Sunday, December 12, 2010


Thanks to John Elberfeld for transcribing and posting information on Michael H. Barckley from images, letters and documents in the collection of the Knox Historical Society at the Saddlemire Homestead museum in Knox
Knox - Barckley - Portrait - lithographed by Murray & Goodwin, Albany, NY 1865. 
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Here are some highlights from the biography of Michael Henry Barckley.

Landmarks of Albany County

Michael H. Barckley, born in the town of Knox, graduated at Union College, raised a company in his town, was wounded at Cold Harbor and died July 6, 1864.

Heroes of Albany

Michael Barcklay - Michael, born in Knox in 1840, educated in the public schools, and grew to manhood on his father's farm; when the civil war broke out he was active in raising a company and went to the front as lieutenant of Company K, Seventh New York Heavy Artillery; at the battle of Cold Harbor he was wounded by a bursting shell, taken to a military hospital at Washington, D. C., where he died from the effects of his wound, 1864; he was unmarried; his memory is preserved in Altamont where Michael Barckley Post, Grand Army of the Republic, is named in his honor.
Heroes of Albany - Complete Text
Michael Barckley Post, Grand Army of the Republic, in Altamont is named in his honor.
Photo by permission of Morrisville State College Library, Morrisville, NY
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Carnival of Blood

The following excerpt is from Carnival of Blood, by Richard Keating:
Page 3: - In the rural hamlet of Knox, in farm country ten miles west of Albany, young Michael Barckley gained a commission as first lieutenant in Company K, primarily because he was a recent college graduate, but he had also managed to convince twenty-one men from the small community to enlist in the Regiment. His recruiting efforts were then a cause for admiration and celebration, during the patriotic euphoria which gripped the Northern States in the summer of 1862. Three years later, Barckley and sixteen of the twenty-one were dead, and the mood would be far different."
Page 154-6: - Another popular officer was struck down that day. Nearly two years earlier, when he had been mustered in as a First Lieutenant in Company K, Michael Henry Barkley had been presented with a sword and sash, and a belt and pistol, given to him by the citizens of his small home town of Knox, in rural Albany County. At the ceremony , he had been reminded that the Bible "cursed [him] who keepeth back his sword from blood." And then they had sent him off to war, with a prayer that invoked God, not only to protect him, but also to grant him an honorable death and a heavenly salvation: " May God sustain you in your trials, give you a valiant heart, shield you from evil, and return you and your comrades to us again in peace. If it may be, or if it must be, that you fall, be yours an honored grave, and by to enjoy the bliss of heaven."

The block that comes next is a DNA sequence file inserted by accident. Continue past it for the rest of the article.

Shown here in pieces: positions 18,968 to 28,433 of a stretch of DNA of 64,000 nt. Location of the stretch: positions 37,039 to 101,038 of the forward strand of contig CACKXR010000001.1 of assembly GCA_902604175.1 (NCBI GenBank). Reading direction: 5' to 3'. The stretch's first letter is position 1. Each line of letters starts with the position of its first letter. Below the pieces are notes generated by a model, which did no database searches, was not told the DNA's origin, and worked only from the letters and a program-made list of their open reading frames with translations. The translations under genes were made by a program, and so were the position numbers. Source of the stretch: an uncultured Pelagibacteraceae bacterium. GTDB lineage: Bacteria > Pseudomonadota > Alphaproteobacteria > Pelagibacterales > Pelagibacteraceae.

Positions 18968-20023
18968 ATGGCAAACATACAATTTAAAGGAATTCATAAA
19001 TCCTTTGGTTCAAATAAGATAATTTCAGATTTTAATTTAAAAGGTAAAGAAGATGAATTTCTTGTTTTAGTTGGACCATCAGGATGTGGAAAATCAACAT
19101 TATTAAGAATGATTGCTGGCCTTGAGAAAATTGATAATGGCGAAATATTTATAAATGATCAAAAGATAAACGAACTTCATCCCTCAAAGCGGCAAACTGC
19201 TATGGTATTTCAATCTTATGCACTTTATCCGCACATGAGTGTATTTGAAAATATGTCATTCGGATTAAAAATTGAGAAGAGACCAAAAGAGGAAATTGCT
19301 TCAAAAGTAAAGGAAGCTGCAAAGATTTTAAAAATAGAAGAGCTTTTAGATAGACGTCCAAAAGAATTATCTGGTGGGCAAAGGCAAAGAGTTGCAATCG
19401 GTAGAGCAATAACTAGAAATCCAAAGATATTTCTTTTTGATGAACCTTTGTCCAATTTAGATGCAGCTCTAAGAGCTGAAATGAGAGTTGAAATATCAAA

In accepting the gifts, the Union College graduate promised " hold them sacred, to use them where duty calls, and never return them dishonored." Keeping his word, his sword had been blooded during the assault, and on that Sunday morning, when a Rebel shell fragment ripped through his right leg just above his knee, his trial was indeed about to lead to an honored grave. In an effort to save his life, his leg was amputated above the knee that same day. Three days later, while waiting to be put aboard a hospital transport, he wrote to his father, explaining the situation, and urging him not to worry: "Do not be alarmed, as I am getting along first rate." But Barckley was destined to die in a Washington hospital on the evening of July 6. Just before his death, he remarked to his mother, "I could not die in a better cause."
Knox - Barckley - Grave
At his funeral in the Knox Dutch Reformed Church four days later, his sword lay amongst flowers strewn upon his flag-bedecked coffin. His pastor described the ceremony: "Citizens from every direction flocked to the house in mourning until the church was filled to its unmost capacity, the vestibule crowded, and the grounds in front filled by a multitude from far and near.... After the ceremony, the assembly followed his remains, in slow and solemn procession, to the new cemetery and on a most beautiful spot, overlooking the place that gave him birth,.... was deposited the lifeless form of the once loved and noble youth...."


Michael Henry Barckley's sword is on display at the Saddlemire Homestead in the center of Knox beside the Fire House and in front of the Knox Town Hall. Thanks to Allan Dietz for reminding us.
Knox - Barckley - Sword
Gallery of Sword Photos


Lt. M. H. Barckley is buried in Knox Cemetery.
Gallery of Barckley Grave Photos